Celebrating company culture through art and handcraft

One of the first things I talked about with Eric Dodds1 (I’ve mentioned him before2) when I started my new position at The Iron Yard3 was making sure that there was a balance of work and experimentation. One of the goals of my job is to bring more design thinking into the day-to-day and integrate it into the culture at the school.

To start moving down this path, we came up with this idea to print posters.

I was inspired by the folks over at Facebook believe it or not, and their Analog Lab Research Laboratory 4. They describe themselves as “a creative space for design and art-making” and exist solely to hand print cool art pieces that are shared with internal staff. Ideally, their goal is that the pieces “will influence culture and challenge thought”. My thought? This is fantastic. I want to take it a step further.

Concert posters are cool. They’re similar to t-shirts in the fact that they can act as this unifying thread between a community of like minded people. Social signals that act as a banner representing who you are and what you believe – without you having to physically stand on a soapbox proclaiming as such. If they look nice, they may even be framed and hung on the wall. We decided that creating some posters would be a great way to unify what is becoming a large and greatly distributed company. We now have 14 going on 15 campuses all across the United States and it is becoming harder and harder to keep our heads together. Eric has done a great job at putting our values as a company into writing. And we’ve also put a lot of work into figuring out what our company looks and sounds like as a brand. But that is a very externally focused pursuit. I would print the posters myself5 in limited editions. They would be solely for the staff – to go on the walls of each campus – or wherever the employees want to put them. Limited in number, available to only a handful of people. It’s a small gesture but I believe it’s the start of something genuine.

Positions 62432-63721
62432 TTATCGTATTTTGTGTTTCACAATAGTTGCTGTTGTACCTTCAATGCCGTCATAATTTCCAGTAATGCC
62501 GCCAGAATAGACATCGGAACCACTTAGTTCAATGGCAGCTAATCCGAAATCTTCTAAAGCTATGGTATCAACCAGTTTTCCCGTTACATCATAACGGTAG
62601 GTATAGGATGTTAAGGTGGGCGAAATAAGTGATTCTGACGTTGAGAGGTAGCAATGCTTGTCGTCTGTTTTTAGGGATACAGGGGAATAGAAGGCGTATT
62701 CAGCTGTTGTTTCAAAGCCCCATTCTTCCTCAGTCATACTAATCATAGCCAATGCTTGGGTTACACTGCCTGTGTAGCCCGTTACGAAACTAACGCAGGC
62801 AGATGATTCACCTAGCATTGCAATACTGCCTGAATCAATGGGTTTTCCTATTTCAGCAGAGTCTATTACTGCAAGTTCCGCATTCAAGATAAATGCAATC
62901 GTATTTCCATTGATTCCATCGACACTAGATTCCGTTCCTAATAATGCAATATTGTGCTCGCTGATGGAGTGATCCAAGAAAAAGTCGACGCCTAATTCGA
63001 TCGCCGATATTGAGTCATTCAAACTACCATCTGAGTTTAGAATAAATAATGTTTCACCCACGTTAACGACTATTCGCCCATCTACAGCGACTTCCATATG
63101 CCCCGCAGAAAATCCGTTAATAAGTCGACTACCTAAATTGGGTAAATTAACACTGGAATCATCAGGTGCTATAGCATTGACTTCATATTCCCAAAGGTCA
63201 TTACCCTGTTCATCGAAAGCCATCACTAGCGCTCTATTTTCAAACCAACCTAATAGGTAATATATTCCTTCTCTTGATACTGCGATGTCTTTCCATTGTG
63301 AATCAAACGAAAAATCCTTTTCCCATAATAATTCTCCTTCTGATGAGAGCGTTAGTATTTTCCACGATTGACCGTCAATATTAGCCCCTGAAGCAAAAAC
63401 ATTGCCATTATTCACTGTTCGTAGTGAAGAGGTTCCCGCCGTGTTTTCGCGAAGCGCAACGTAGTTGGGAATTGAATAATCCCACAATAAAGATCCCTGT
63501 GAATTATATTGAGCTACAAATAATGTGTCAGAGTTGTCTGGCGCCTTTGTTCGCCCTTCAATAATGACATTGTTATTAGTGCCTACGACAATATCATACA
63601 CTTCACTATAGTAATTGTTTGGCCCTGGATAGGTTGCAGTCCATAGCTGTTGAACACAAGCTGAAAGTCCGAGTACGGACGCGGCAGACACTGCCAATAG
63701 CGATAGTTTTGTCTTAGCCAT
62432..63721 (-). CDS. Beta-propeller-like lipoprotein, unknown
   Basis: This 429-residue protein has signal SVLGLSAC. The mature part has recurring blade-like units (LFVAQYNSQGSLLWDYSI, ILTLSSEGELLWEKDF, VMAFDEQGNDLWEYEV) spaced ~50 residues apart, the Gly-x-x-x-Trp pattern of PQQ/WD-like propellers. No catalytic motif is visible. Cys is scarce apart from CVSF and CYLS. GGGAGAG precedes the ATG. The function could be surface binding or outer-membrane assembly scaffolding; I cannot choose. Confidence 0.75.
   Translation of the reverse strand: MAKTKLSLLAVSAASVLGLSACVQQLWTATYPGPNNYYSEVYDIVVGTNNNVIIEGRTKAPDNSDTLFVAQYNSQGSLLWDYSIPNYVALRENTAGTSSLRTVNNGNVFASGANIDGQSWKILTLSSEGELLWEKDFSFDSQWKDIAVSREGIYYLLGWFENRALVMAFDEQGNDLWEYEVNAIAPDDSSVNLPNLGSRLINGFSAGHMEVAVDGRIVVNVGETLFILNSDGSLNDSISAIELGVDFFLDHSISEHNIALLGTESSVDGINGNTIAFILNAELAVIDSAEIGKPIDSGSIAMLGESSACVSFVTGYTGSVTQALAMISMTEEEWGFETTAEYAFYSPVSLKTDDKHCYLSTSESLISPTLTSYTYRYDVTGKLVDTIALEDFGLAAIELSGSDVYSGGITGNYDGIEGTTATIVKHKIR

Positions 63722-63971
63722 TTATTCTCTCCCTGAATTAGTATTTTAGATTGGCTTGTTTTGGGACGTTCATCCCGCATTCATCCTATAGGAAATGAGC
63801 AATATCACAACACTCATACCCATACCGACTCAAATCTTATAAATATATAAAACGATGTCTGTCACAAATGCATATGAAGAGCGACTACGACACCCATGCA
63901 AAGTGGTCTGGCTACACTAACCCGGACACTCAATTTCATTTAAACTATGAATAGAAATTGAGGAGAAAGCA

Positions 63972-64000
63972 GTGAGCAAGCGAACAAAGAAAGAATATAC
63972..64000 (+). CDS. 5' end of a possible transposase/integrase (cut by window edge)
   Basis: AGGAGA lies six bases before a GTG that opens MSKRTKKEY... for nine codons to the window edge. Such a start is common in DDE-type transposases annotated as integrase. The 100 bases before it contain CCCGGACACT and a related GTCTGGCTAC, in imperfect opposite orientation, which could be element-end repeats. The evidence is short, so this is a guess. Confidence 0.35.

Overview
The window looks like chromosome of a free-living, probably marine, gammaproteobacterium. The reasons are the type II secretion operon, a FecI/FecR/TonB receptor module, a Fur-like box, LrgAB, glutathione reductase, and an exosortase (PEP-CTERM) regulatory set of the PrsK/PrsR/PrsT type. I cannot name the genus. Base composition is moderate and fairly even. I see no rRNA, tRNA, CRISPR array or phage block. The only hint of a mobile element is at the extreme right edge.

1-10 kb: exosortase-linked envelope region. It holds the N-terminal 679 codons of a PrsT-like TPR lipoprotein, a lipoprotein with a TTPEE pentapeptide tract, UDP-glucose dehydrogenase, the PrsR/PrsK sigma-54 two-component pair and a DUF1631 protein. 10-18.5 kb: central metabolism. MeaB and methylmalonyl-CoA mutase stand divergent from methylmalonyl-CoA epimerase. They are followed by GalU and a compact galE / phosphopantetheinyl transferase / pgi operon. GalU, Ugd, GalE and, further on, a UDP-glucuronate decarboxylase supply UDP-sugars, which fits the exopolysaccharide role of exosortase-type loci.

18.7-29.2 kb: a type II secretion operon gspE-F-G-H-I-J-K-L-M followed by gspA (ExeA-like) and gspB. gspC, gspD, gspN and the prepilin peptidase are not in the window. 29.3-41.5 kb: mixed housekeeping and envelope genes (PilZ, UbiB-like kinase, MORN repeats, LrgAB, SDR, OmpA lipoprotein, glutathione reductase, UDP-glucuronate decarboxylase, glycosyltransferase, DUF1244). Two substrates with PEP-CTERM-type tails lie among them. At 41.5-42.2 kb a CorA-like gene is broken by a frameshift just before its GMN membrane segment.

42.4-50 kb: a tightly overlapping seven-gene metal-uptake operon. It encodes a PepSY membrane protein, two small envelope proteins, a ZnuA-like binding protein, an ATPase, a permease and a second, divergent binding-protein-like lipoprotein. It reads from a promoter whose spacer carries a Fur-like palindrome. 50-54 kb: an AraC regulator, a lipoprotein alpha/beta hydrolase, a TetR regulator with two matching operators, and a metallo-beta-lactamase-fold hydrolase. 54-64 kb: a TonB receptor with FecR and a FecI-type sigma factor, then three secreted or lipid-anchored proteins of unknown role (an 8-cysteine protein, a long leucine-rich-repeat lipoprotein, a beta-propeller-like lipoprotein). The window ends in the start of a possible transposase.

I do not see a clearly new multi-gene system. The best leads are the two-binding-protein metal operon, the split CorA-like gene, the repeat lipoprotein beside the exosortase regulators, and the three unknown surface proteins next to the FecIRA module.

All photos in this post are taken by Zach Suggs. He's awesome.

All photos in this post are taken by Zach Suggs. He’s a Greenville, SC based photographer and he’s awesome.

This poster is an homage to two of the partners at the Iron Yard. First, to Eric, who started quoting Buzz Light year early on and now it has manifested itself into The Iron Yard lore. The Speed Racer helmet is an ode to Mason Stewart. He wore it around for a bit during the first week I was on the job6 and it’s kind of a staple around here now. Pairing these two things together made sense to me. Even though from the outside it may make people scratch their heads, I thought it was an appropriate subject of a first print to send to all of the campuses.

I work with some incredible people and am part of a team that is growing very quickly. Having a sense of humor is never bad, and remembering your roots is important. If something as simple as a screen printed poster can brighten one employee’s day when they receive it in the mail, I think this project will be a success. If anything, it will keep some of the original thinking that has gone into the company in tact and forever emblazoned in ink on paper.


  1. Eric Dodds is a partner and CMO of The Iron Yard. ericdodds.com 
  2. My first post 
  3. The Iron Yard is determined to train the best software teams in the world. theironyard.com 
  4. Wired article about Facebook’s Analog Research Lab 
  5. The Printshop is a local printer’s workshop in town where members can use the facilities to make art. 
  6. Mason wearing the helmet.